1. We create a queue Q and push the root node into it. We also initialize a variable height with 0 to track the height of the tree.

`if(root == NULL) return 0 int height = 0 Queue Q Q.enqueue(root)`
2. Now we run a while loop till the Q becomes empty. In other words, this loop will explore every level. At each iteration of this loop:

• We increase the height by 1 and store the count of the number of nodes at the current level in a variable nodeCount (equal to the current size of the queue).
`height = height + 1 int nodeCount = queue.size()`
• Now we insert children of all the nodes in the current level into the queue. For this, we run another loop till the nodeCount at the current level is 0. We check if the current node has the left and right children. If yes, we insert it into the queue.
`for(int i = 0; i < nodeCount; i = i + 1) { TreeNode temp = Q.dequeue() if(temp->left != NULL) Q.enqueue(temp->left) if(temp.right != NULL) Q.enqueue(temp->right) }`
3. If the queue is empty, it implies that the last level of the tree has been completely processed, and we return the value stored in the variable height.

Solution Pseudocode

`int treeHeight(TreeNode root) { if(root == NULL) return 0 int height = 0 Queue Q Q.enqueue(root) while(Q.empty() == false) { height = height + 1 int nodeCount = Q.size() for(int i = 0; i < nodeCount; i = i + 1) { TreeNode temp = Q.dequeue() if(temp->left != NULL) Q.enqueue(temp->left) if(temp->right != NULL) Q. enqueue(temp->right) } } return height }`

Solution Analysis

Time complexity = Time complexity of the level order traversal = O(n)

Space complexity = Space complexity of the level order traversal

• The worst-case space complexity = O(n), when the tree is balanced.
• The best-case space complexity = O(1), when the tree is highly un-balanced or there is only one node at each tree level.

Explore this blog for better understanding: Level Order Traversal of a Binary Tree

Critical ideas to think!
• How can we solve this problem using iterative traversal using stack?
• Can we solve this problem using pre-order or in-order traversal?
• Can we think of implementing the BFS approach using some other technique? Can we use a NULL value to identify the new level in the tree?

#### Similar coding questions to practice

• Find min depth of a binary tree
• Merge Two Binary Tree
• Count half nodes in a Binary tree
• Count full nodes in a Binary tree
• Deepest right leaf node in a binary tree
• Get the level of a node in a binary tree
• Check if two trees are identical
• Print all nodes at distance K from a given node

Enjoy learning! Enjoy algorithms!

## Height of a Binary Tree (Python Code with example)

A binary tree is a unique data structure adopted for data storage schemes in the field of computer science. Each node in a binary tree can have at most two children. Using a binary tree data structure is beneficial because it has the benefits of both an ordered array and a linked list, therefore, the time complexity for search is as fast as in a sorted array, and insertion or deletion operations are as swift as in a linked list. Example of a binary tree:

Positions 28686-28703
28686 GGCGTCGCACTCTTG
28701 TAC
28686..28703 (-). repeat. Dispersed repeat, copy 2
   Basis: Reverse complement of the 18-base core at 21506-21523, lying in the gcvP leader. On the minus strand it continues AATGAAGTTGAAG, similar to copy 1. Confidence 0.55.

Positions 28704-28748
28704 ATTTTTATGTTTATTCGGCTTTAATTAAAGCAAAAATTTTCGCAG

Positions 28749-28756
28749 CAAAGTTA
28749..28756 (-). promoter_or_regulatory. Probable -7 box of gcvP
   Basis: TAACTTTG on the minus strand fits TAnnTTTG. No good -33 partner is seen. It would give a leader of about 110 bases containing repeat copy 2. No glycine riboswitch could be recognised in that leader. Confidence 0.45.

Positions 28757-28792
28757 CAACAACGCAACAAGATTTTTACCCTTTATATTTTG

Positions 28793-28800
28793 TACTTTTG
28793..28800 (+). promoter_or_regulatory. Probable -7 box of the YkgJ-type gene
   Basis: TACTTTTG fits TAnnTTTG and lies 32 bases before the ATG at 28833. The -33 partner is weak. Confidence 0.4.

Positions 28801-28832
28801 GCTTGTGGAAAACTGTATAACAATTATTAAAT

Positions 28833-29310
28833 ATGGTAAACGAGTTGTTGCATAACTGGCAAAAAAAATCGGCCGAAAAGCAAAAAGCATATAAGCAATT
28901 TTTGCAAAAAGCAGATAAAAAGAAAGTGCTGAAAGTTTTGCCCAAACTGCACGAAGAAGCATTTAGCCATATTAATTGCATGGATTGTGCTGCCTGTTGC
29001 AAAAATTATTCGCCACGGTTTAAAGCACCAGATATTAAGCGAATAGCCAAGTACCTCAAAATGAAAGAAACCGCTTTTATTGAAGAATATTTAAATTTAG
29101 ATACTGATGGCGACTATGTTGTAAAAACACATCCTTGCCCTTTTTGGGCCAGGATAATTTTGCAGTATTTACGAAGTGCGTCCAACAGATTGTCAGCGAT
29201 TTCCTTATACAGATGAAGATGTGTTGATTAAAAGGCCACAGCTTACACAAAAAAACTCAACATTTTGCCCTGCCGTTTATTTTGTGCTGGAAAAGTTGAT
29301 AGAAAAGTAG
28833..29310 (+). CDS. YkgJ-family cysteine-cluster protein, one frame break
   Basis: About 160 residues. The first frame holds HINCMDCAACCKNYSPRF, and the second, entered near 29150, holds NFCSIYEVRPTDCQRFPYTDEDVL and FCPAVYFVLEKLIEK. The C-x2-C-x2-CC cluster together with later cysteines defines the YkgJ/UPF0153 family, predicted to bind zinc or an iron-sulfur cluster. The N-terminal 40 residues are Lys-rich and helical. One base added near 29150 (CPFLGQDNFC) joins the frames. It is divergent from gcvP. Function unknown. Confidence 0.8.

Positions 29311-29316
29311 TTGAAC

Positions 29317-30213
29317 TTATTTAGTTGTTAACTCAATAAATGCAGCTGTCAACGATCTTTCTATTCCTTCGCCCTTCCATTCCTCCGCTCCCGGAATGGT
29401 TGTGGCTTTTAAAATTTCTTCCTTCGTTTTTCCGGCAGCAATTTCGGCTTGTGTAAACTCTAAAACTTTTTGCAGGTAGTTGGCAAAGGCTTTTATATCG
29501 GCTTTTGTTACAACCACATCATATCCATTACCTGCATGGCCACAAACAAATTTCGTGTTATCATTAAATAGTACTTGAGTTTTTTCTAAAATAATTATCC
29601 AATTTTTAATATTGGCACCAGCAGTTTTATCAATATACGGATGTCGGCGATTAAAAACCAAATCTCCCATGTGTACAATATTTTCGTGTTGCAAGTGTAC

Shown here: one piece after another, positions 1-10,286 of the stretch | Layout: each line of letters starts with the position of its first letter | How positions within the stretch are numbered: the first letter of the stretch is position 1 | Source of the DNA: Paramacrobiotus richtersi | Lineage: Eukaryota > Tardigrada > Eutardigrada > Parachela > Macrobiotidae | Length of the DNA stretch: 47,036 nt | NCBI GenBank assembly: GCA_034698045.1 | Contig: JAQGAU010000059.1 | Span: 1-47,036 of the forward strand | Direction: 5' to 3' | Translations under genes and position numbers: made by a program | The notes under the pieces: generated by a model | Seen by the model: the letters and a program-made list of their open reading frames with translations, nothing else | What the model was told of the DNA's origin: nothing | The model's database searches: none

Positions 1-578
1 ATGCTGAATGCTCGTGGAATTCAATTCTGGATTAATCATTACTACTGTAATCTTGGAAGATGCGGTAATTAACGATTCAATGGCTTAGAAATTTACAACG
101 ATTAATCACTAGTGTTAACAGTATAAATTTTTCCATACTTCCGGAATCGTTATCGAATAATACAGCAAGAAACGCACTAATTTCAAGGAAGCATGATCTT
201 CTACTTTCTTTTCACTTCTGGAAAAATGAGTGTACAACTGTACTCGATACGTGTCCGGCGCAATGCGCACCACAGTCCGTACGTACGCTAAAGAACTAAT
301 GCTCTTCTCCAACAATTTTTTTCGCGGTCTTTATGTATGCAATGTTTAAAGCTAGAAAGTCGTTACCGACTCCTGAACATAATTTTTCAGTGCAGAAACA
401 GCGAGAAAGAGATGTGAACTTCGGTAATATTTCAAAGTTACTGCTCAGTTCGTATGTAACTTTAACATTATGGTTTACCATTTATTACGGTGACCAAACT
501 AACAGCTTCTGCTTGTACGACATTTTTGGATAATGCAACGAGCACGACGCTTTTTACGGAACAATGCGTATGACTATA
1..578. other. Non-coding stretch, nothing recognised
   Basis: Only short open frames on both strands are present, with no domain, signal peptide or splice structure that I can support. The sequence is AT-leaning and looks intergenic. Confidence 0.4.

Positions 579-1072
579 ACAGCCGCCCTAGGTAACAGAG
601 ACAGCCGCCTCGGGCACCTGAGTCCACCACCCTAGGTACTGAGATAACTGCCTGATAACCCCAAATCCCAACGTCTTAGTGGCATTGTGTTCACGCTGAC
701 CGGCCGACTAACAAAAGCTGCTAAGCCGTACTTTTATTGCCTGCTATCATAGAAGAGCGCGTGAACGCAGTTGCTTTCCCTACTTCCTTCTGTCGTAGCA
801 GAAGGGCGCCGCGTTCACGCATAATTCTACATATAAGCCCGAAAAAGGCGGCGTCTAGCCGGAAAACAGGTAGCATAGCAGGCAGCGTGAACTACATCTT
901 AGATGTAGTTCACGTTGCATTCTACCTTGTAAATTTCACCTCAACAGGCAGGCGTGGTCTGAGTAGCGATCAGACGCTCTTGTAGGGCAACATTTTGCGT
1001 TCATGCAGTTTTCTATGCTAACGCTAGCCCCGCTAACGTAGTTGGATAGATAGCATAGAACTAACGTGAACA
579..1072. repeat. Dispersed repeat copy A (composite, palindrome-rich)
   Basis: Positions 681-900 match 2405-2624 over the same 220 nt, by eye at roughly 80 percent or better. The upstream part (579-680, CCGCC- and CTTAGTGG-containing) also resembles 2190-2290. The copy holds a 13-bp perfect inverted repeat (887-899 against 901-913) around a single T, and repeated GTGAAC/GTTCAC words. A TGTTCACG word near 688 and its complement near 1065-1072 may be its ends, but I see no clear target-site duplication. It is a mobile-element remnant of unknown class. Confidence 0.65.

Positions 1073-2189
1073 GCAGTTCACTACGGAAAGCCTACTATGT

### How to find the Height of a binary tree?

The height of the binary tree is considered to be the longest path starting from the root node to any leaf node in the binary tree. If the target node for which we have to calculate height for, doesn’t have any other nodes connected to it, conclusively the height of that node would be 0. Therefore, we can say that the height of a binary tree is the elevation from the root node in the entire binary tree. In layman's terms, the height of a binary tree is equivalent to the largest quantity of the edges starting from the root to the most sparse leaf node in the binary tree.

A related concept in binary tree data structure is the depth of the tree. According to the definition of depth of a node in the binary tree is the total amount of edges starting from the root node to the destination node. Furthermore, the depth of a binary tree is the total amount of edges starting from the root node to the most far-flung leaf node. And in this article, we will learn how to find the height/max depth of a binary tree using recursion and without using recursion.

Example

The figure below shows a binary tree with 4 levels indicated.

The leaf nodes of the binary tree are : [70, 80, 50, 90]

For the leaf node 70, the number of nodes along the edges is 4.

For the leaf node 80, the number of nodes along the edges is 4.

For the leaf node 50, the number of nodes along the edges is 3.

For the leaf node 90, the number of nodes along the edges is 4.

The maximum number of node from root to farthest leaf is: max(4, 4, 3, 4) is 4. Hence, height of the binary tree is 4. Algorithm for Calculating Height of a Binary Tree

There are two methods to approach this problem statement. First Approach is based on Depth first seach using recursion, and the other method is based on Breadth first search using Level order traversal without using recursion.